Energy Efficiency In Buildings Is Improved By Carbon Lighthouse
Cleantechnica, June 14, 2016
Carbon Lighthouse improves building energy efficiency to save its clients money, and to combat climate change. Stanford University, Tesla Motors, and Kilroy Realty are just several of the organizations it has worked with so far. CEO and co-founder Brenden Millstein answered some questions about its approach and technology.
Did you create your own data collection and analysis to go with your sensors? It sounds like your sensor systems and data collection are much more flexible and precise than what are typically used in building management, and if that is the case, how did you create your system and strategy?
Funny story: we did not create our data and analytics system by following our business plan. We created our system out of panic. Our first customer – a private school in Oakland – had done a lot of efficiency work before we showed up. There was no low hanging fruit left. There’s wasn’t even medium hanging or high hanging fruit. The orchard had been harvested. But we’d already signed a contract promising to deliver energy savings.
So being nerdy physicists, we thought if we bought some sensors and started measuring everything maybe we’d find something in the data everyone else had missed. And we did! We saved something like 5% of the whole building’s energy use. With each new building we used more sensors. And with each additional sensor we found more energy savings. As time went by we needed to develop software just to handle the amount of data we collected.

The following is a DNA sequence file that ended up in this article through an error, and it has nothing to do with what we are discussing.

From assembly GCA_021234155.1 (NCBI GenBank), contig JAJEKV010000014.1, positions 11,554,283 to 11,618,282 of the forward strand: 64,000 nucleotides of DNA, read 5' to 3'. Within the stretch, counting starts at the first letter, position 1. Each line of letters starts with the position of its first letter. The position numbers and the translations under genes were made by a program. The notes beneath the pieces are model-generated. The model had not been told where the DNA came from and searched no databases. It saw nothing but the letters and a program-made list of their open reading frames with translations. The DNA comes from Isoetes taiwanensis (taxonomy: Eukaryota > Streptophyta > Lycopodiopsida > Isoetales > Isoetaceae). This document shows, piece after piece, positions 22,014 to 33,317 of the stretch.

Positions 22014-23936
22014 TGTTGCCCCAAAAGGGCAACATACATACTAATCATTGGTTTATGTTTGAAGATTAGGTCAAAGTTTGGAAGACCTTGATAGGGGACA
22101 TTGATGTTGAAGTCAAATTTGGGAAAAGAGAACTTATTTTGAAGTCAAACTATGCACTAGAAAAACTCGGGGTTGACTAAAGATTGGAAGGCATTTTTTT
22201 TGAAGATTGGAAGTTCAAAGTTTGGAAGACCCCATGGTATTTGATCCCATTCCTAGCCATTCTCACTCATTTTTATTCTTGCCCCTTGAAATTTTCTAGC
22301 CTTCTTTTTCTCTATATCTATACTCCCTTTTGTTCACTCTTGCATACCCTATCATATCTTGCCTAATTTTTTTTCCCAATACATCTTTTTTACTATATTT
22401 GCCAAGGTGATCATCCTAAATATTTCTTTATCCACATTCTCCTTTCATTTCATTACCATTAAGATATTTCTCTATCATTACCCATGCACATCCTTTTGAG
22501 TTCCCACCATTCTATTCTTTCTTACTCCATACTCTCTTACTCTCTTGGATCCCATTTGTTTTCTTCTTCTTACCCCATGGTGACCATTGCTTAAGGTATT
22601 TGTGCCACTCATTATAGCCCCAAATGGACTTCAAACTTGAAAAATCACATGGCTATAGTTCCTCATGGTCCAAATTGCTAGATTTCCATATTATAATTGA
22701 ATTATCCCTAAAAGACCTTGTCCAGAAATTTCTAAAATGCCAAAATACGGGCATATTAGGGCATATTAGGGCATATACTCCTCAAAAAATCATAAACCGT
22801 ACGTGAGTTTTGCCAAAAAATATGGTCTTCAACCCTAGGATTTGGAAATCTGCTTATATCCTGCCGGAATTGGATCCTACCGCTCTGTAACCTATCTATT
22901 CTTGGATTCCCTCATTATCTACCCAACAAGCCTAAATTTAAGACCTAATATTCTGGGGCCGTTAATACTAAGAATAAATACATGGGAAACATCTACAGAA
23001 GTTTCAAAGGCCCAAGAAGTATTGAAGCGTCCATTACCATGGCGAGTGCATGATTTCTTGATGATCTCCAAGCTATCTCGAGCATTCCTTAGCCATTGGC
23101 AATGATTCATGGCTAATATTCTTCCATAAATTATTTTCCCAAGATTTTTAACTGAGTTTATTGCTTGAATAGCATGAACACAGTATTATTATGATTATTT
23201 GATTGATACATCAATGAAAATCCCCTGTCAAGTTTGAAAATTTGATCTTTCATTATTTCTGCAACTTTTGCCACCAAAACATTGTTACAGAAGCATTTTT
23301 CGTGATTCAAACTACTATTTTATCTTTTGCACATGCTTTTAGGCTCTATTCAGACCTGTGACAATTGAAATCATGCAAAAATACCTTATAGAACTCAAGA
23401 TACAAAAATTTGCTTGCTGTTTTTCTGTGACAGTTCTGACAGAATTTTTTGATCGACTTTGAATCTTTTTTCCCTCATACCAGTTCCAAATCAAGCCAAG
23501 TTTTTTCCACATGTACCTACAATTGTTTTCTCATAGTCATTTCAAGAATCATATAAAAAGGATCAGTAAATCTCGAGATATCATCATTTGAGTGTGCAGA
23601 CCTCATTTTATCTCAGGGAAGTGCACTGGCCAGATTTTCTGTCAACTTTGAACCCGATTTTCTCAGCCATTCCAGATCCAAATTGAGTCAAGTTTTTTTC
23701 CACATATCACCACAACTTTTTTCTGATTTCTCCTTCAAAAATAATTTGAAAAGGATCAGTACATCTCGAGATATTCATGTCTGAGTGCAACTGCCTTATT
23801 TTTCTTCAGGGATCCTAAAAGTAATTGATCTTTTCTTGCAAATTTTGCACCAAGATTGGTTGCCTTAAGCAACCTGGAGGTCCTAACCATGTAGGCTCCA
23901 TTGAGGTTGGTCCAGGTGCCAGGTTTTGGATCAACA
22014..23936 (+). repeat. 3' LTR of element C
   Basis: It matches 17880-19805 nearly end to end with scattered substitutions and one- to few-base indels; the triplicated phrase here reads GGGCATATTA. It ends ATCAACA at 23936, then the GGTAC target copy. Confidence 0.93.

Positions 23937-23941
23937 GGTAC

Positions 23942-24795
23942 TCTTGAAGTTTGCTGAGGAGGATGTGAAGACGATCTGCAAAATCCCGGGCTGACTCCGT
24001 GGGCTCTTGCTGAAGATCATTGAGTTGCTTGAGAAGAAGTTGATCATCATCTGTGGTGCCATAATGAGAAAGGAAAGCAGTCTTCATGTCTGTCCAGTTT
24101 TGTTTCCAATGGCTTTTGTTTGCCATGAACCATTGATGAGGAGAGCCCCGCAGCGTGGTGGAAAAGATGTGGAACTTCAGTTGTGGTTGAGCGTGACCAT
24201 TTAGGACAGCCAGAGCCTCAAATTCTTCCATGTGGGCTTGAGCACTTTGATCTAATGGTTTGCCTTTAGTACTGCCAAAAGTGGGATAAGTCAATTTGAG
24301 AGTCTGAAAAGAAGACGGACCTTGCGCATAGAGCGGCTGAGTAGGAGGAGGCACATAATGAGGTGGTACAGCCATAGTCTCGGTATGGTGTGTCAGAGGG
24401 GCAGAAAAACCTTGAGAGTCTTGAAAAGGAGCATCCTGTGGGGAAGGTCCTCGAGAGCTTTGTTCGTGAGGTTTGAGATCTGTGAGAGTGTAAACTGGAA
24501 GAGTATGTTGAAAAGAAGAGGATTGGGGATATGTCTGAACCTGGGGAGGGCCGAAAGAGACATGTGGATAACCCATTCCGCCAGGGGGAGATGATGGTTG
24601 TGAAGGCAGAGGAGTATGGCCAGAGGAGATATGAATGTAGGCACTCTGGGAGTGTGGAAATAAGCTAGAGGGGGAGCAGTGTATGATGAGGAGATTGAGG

Today, we use machine learning algorithms running across our data in the cloud, cutting up to 30% of whole building energy use just by optimizing existing equipment.
Not only can we cut 30% of energy use, our platform enables us to do it about 10x more cost-effectively than traditional efficiency firms. While we’ve worked very effectively in buildings as large as 1.2 million square feet, we’ve also worked profitably and effectively in buildings as small as 20,000 square feet. Johnsons Controls’, Siemens’, and Honeywell’s energy groups can only work profitably in buildings larger than 250,000 square feet. There are fewer than 50,000 buildings in the entire country that are larger than 250,000 square feet, but almost one million commercial and industrial buildings under 250,000 square feet.
You make buildings more energy-efficient and save the owners money by reducing energy costs. How do you do that?
We take the opportunities surfaced by our data and match them against their financial outcomes, bringing together the world of science and the world of finance. This delivers the highest value financial outcome for the customer.
After installing our platform, the system continuously crawls the data looking for tradeoffs and optimizations. This could be something like “turn this fan up, which has a penalty, but will enable us to turn two pumps down, net saving 25%.” Ten minutes later the system will make a new adjustment.
Your site mentions NOI. What is that and why does it matter?
NOI is important because it lets us resolve the landlord tenant split incentive, a hurdle that has plagued energy efficiency companies for decades.
NOI stands for “Net Operating Income.” It’s how landlords measure the profit of their buildings. In most commercial office buildings, however, cutting energy use does not increase NOI. Typically, the Landlord needs to pay for energy projects but the tenants get the benefits. Thus, landlords have no direct incentive to do energy efficiency.